The Most Fabulous Story Ever Told arrives on campus

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The Most Fabulous Story Ever Told arrives on campus

Denton Zhou

Denton Zhou

Denton Zhou

Andrew Lund and Matt Mauer as Adam and Steve in Paul Rudnick’s controversial play The Most Fabulous Story Ever Told.

Nick Knoske, Assistant News Editor

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As an effort to support the opening and recent dedication of the campus LGBT Center in Thwing, the Case Western Reserve University theater department is currently performing The Most Fabulous Story Ever Told, its fall season play which will finish its run Oct. 10.

The play, written by Paul Rudnick and first produced in 1998, was chosen for its feasibility and its contemporary sense of humor.

“Somebody brought up the fact that it would be really great to do a tie-in with the LGBT Center opening,” said John Jensen, a CWRU theatre professor who directed the play. “We started kind of bouncing ideas around. And then we thought it’d be really great to do a broad comedy for the students. And that’s kind of where it was left.”

The production finds comedy in its parodic approach to religion, while amusing references to popular gay culture manifest in the form of campy stereotypes and a soundtrack that features icons like Barbara Streisand, Cher, Madonna and Lady Gaga.

Stereotypes and camp were topics of discussion at the Q&A that was held after the Sunday matinee and featured the director, dramaturge, actors, and LGBT Center program coordinator Liz Roccoforte.

“Stereotypes exist because they’re true,” said Jensen, but added that they were a form of camp in the play. “Some people don’t get what camp is, necessarily. But the stereotypes, I kind of wanted to push them.”

Camp and satire are important devices for the production, the primary target of which is arguably Christianity. The first act presents a gay version of the Book of Genesis: Adam is created, knows immanently (and shamelessly) that he is gay, and meets Steve, with whom he enjoys a sexual relationship that is demonstrated unreservedly by actors Andrew Lund (Adam) and Matthew Mauer (Steve).

Jensen recalled an early scene in which Lund and Mauer must kiss, and said that although “we’ve come a long way,” there were still some male audience members who hid their eyes during the moment of male affection. He thinks they may have been students and fraternity brothers.

“This show is controversial and is going to push people’s buttons,” Jensen said. “But that’s the best kind of theater.”

Art of any form can be valuable in dealing with complicated social issues or taboos, said senior Brennon Ham. Ham is the public relations representative for Spectrum and a student assistant at the LGBT Center. “Aside from being a mode of self-expression, [art] is kind of a way for people to test boundaries,” he said. ”From the artist’s perspective, it’s a way to push boundaries. From the audience’s perspective, it’s a way to test them out and see if you’re comfortable with them.”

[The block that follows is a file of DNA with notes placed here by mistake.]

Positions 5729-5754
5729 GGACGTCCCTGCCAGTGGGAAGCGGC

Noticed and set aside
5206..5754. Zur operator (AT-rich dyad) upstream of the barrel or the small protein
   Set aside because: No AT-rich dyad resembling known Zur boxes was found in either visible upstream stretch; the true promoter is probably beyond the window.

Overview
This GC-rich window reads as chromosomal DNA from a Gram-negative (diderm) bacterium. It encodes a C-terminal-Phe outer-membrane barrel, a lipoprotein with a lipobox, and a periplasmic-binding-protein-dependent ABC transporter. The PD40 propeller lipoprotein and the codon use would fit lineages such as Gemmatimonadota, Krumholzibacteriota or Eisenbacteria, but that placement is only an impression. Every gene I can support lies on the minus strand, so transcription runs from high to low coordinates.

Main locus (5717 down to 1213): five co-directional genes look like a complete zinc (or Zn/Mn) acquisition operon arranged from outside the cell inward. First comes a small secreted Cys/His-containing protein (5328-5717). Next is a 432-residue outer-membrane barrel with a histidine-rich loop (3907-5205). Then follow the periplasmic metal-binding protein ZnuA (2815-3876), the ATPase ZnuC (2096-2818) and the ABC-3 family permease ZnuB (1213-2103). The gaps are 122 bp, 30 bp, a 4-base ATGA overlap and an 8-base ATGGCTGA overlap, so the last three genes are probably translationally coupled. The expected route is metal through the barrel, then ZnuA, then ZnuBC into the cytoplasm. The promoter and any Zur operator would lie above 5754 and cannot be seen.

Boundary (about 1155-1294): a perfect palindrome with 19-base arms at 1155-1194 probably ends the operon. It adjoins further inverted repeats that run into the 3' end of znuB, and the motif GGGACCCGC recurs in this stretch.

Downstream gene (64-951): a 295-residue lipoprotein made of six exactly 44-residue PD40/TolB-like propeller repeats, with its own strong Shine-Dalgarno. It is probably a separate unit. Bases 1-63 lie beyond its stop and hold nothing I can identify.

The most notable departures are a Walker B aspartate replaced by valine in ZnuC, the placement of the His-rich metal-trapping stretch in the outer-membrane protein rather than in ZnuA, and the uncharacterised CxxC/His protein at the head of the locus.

The role of the performing arts has been especially important in advancing acceptance and fostering mutual understanding among people of differing sexuality. Landmark plays like The Laramie Project and Angels in America, while perhaps too heavy-handed for a fall production at Eldred, have nonetheless epitomized queer theater and influenced much of Rudnick’s work.

As the first act progress in Eden, Rudnick departs from the traditional Genesis story when he has Adam and Steve confronted by Jane (Kelly Opalko) and Mabel (Hannah Cooney), lesbian lovers who cohabitate the garden. And in a reversal of traditional Christian gender roles, Adam gets the whole group ousted from the garden when he begins to ask too many questions.

His questioning is prompted by faux audience members, including a pastor and a gay rights activist. The scene produces a compelling moment of metafictive theater that Rudnick unfortunately fails to employ afterward, although an actress (Erin Wendell) playing a visible stage manager for the entire production provides a medium between audience and cast.

“Creation of the world: go,” she says at the beginning of the first act. All her lines are like this. Wendell’s character, sitting in a kind of mezzanine throughout much of the play, is both physically and dramatically removed from everything. She provides an analogy for (or alternative to) God, and links the space of the theater with something holy, affirmative and church-like.

It makes sense, then, that theater provided a sanctuary for Jensen when he was growing up.

“As a young person, it saved my life,” he said. “If I hadn’t been involved in music or theater in high school, I don’t know that I’d be here right now. I was growing up in Iowa in a really small town and had a lot of people that didn’t particularly like me because they thought I was gay. I didn’t know what I was. So it’s a powerful medium.”